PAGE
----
By Dennis Hathaway, Ban Billboard Blight
Given the opportunity of a TV interview to discuss the propriety of a plan to sell space in L.A. city parks for commercial ads, Barry Sanders, president of the Recreation and Parks Commission, adopted the tone of an authoritarian parent addressing slightly dimwitted children and proceeded to explain why critics–including a city council member and the city attorney’s office- misunderstood almost everything about the plan that first surfaced last fall when the commission voted to allow Warner Bros. to put images from its upcoming “Yogi Bear” movie in three of the city’s most popular parks.
The commission rescinded that action after Councilman Paul Koretz invoked a seldom-used city charter provision that allows the city council to veto actions of charter commissions. Despite this about-face, Sanders told a reporter for KCET’s “SoCal Connected series” last week that even though the images Warner Bros. was going to place on fences, light standards, building walls and picnic tables throughout the parks were identical to images used in the movie’s marketing campaign, they weren’t advertising anything and therefore the objections raised by Koretz and community members were misplaced.
Sanders, a retired partner at Latham & Watkins, one of L.A.’s largest and most politically influential law firms, also dismissed the opinion of the city attorney’s office that the signs would violate the city’s ban on new off-site advertising. Because the Yogi Bear images were simply recognizing a corporate gift to city parks–a gift netting the city the grand sum of $46,636–Sanders argued that they fell into the category of “government speech” and therefore were exempt from regulations governing commercial signage. The interviewer, Brian Rooney, pointed out that the Yogi Bear signs were to be displayed for four weeks leading up to the movie’s opening, and that Warner Bros. has apparently lost interest in making this “gift” to the parks now that the movie has aired. Despite those facts, Sanders didn’t waver in his expressed conviction that the park images had absolutely nothing to do with luring parents and children to buy tickets to the movie.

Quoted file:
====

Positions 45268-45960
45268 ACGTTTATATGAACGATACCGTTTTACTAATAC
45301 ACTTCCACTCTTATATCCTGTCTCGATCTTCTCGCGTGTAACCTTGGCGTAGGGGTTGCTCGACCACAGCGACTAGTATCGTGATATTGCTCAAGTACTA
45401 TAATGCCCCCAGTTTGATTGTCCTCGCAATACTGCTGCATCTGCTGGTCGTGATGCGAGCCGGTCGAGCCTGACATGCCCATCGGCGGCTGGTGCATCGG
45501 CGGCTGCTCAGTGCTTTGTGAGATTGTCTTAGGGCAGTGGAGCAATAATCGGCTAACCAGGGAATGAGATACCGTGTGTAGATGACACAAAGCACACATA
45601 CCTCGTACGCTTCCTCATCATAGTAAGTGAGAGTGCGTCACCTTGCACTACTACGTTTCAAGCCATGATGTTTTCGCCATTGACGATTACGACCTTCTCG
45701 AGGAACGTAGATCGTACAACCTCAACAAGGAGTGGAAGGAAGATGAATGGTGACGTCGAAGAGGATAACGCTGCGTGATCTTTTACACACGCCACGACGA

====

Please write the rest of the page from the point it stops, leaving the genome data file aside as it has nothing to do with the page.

This alternate view of what many might consider common-sense reality extends far beyond the stillborn Yogi Bear scheme.